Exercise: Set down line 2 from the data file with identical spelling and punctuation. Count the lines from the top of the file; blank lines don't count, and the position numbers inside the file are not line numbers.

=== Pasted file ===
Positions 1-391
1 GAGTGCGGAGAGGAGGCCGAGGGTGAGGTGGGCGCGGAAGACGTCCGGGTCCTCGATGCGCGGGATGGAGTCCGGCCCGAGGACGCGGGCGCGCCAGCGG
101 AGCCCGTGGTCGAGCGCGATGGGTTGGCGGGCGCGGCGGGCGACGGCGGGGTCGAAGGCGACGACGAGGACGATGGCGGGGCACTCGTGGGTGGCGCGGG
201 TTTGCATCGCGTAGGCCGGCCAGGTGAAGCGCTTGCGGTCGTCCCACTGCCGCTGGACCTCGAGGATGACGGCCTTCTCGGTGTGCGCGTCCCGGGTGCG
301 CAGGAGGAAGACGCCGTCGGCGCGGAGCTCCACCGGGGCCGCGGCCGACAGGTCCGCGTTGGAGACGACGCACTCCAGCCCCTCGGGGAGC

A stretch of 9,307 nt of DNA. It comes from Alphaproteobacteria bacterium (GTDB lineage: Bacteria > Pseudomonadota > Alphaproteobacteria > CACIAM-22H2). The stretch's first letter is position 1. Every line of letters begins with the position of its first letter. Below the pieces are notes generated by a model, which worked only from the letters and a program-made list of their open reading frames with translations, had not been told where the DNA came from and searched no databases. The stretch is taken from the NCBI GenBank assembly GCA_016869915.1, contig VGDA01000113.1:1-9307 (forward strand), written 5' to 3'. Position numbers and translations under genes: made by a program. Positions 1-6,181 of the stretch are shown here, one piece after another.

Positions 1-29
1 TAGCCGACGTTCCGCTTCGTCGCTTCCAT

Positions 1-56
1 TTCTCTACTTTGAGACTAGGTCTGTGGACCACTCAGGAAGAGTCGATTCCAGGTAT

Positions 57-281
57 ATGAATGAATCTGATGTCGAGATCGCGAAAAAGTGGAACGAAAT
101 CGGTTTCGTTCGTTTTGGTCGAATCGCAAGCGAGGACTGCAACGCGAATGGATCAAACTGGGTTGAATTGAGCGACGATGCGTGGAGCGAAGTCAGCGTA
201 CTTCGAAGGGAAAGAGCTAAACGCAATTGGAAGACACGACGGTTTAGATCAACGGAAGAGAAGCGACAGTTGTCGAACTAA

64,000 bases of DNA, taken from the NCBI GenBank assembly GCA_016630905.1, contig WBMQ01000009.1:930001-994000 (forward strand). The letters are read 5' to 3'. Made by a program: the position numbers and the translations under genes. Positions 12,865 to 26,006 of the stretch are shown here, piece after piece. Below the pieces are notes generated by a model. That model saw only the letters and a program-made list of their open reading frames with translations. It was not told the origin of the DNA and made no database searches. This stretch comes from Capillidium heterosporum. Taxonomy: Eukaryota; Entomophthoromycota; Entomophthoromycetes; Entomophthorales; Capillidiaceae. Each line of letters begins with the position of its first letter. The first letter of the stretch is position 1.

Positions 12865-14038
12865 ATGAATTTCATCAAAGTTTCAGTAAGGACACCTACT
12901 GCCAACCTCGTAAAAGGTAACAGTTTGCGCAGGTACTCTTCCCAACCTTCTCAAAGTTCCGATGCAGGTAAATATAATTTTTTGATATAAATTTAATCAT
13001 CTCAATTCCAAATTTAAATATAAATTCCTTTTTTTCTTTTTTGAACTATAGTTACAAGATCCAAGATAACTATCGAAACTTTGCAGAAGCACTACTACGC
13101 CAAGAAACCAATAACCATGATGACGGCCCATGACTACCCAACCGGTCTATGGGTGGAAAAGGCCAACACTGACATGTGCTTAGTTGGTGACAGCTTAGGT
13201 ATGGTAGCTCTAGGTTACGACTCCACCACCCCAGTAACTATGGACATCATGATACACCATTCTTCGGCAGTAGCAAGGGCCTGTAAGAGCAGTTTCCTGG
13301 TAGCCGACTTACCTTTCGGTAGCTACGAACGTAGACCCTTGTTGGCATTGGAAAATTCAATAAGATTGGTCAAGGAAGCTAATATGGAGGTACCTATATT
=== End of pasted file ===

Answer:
1 GAGTGCGGAGAGGAGGCCGAGGGTGAGGTGGGCGCGGAAGACGTCCGGGTCCTCGATGCGCGGGATGGAGTCCGGCCCGAGGACGCGGGCGCGCCAGCGG